“Digital-first.” “User-generated content.” “Emerging business models.” What do these words mean in today’s newsroom – especially for small newspapers in rural West Virginia?
The WVU P.I. Reed School of Journalism and the West Virginia Press Association will co-host a digital strategies workshop next month to help the Mountain State’s community newspapers answer this question.
The workshop, to be held on March 30 and 31, is part of the School’s “West Virginia Uncovered” project, an effort aimed at helping community news media transition to the digital age.
“West Virginia Uncovered” started with the idea to help print journalists to tell stories using multimedia, but we quickly learned that was too small a goal,” said project coordinator Mary Kay McFarland. “Because Internet technology has changed journalism so much, news organizations now have to change their entire workflow to adapt to digital journalism.”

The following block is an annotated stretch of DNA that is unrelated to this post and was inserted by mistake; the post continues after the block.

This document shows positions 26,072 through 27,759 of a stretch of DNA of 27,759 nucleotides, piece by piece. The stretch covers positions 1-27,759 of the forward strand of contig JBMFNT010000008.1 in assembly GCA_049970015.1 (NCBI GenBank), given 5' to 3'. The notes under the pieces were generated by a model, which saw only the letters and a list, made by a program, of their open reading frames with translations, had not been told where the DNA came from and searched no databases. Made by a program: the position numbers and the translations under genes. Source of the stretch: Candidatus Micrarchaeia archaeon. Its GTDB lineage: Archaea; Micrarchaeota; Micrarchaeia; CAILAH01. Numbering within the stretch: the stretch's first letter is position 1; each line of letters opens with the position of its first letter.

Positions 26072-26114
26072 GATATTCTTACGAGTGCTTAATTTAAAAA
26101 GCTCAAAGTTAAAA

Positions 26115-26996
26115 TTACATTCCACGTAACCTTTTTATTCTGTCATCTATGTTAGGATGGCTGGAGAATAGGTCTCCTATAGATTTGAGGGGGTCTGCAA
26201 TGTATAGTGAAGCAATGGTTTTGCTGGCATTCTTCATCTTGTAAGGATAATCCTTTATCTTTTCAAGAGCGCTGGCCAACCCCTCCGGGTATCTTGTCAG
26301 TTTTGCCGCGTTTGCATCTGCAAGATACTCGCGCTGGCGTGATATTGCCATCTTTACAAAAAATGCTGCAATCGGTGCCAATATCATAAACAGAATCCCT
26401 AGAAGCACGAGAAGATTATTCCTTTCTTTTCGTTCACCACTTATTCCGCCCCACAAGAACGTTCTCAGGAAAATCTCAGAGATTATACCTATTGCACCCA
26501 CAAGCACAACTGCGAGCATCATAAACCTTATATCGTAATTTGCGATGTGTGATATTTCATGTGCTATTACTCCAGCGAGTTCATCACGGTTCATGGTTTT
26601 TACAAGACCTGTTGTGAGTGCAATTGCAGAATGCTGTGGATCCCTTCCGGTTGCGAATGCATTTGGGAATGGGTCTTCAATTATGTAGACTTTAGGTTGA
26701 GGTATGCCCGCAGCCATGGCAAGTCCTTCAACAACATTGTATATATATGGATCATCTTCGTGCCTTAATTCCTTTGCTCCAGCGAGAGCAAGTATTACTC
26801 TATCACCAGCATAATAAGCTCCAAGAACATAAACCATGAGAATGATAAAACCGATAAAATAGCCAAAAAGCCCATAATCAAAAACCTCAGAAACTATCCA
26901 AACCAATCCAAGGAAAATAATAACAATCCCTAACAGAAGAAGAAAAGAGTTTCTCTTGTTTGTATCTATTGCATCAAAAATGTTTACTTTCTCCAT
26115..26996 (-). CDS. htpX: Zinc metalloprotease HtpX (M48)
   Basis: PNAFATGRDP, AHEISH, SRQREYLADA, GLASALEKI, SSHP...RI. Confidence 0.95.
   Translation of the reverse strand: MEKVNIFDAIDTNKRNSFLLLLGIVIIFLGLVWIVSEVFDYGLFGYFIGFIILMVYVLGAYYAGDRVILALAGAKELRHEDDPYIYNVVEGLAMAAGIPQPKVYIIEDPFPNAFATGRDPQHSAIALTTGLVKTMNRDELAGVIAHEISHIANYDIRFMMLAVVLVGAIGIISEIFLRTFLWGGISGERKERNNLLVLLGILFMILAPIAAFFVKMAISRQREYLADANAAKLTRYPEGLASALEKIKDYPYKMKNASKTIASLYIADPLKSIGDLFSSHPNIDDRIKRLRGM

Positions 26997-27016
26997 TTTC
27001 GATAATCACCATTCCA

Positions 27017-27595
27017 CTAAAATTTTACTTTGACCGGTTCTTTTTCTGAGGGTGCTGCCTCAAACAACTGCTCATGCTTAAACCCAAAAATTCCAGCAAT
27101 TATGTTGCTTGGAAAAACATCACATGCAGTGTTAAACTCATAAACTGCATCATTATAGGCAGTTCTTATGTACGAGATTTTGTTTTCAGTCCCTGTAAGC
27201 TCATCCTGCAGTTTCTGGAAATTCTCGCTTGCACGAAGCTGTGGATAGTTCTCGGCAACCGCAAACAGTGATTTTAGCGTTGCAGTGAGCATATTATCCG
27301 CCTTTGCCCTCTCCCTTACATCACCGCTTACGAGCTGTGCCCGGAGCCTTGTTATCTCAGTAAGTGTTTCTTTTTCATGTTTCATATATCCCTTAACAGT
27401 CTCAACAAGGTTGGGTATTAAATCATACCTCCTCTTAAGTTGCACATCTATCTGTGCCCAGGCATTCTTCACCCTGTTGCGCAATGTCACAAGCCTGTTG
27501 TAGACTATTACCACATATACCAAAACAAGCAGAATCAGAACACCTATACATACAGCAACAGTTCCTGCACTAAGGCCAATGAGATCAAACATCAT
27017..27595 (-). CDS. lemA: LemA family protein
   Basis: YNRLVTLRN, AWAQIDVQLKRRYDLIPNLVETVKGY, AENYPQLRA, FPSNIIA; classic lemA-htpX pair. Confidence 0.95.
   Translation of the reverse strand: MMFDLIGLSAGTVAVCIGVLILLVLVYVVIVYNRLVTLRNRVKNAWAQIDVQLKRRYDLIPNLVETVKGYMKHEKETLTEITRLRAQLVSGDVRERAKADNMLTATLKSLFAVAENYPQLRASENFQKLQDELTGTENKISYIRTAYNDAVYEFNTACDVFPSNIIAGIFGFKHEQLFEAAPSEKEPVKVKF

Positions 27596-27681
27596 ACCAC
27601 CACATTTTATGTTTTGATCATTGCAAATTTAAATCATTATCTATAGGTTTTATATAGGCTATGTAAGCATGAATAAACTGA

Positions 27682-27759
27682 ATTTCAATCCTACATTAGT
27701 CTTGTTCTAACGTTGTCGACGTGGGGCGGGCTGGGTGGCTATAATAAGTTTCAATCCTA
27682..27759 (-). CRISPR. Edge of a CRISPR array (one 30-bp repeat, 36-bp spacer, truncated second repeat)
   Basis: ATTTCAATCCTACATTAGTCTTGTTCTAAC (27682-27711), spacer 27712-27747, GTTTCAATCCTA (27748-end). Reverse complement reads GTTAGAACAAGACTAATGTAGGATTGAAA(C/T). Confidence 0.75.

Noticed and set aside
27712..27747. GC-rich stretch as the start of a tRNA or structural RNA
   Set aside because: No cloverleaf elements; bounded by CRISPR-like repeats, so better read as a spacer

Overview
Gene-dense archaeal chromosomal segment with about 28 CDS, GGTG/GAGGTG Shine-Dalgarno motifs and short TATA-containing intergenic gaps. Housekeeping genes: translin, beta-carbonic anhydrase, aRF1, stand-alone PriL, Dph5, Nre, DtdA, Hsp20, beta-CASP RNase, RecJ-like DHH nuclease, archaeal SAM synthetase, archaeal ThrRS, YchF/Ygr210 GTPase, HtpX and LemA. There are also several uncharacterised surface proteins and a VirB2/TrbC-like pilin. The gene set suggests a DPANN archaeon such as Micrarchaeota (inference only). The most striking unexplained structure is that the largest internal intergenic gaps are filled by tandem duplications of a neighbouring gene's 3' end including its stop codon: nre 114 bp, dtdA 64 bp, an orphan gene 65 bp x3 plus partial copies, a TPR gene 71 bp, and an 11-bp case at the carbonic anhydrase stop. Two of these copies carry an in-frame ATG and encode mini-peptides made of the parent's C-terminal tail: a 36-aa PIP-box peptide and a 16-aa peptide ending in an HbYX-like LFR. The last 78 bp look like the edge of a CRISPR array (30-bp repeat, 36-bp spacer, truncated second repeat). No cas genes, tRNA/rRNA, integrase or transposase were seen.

Nanya Friend, president of the West Virginia Press Association and editor and publisher of the Charleston Daily Mail, said she’s planning to attend the workshop.
“At the Daily Mail, we’re pushing staff members to advance their digital skills so we can preserve our franchise as the preeminent provider of local news in our region,” said Friend. “Like everybody else, we’re doing this with existing resources so we need to work smart and efficiently. I’m counting on workshops like this to propel us in the right direction.”
Jeff Sonderman, the Digital Media Fellow at The Poynter Institute, will be the featured speaker for the two-day event. Sonderman focuses on innovations and strategies for mobile platforms, social media and other aspects of digital news. Drawing on his experience in both traditional and new media, Sonderman will cover a range of topics including “digital-first” strategies, adapting workflow with limited staff resources, and the possibilities for earning digital revenue from advertising and emerging business models.
In addition, workshop participants will receive discounts on webinars and online seminars through Poynter’s News University, one of the world’s most innovative online journalism and media training programs.
The workshop will be held in Woodburn Hall on WVU’s Downtown campus. Breakfast and lunch will be provided. Those who plan to attend should RSVP as soon as possible at http://goo.gl/zX9VR or email email@example.com. The deadline to register is March 16. Space is limited.
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CONTACT: Kimberly Walker, School of Journalism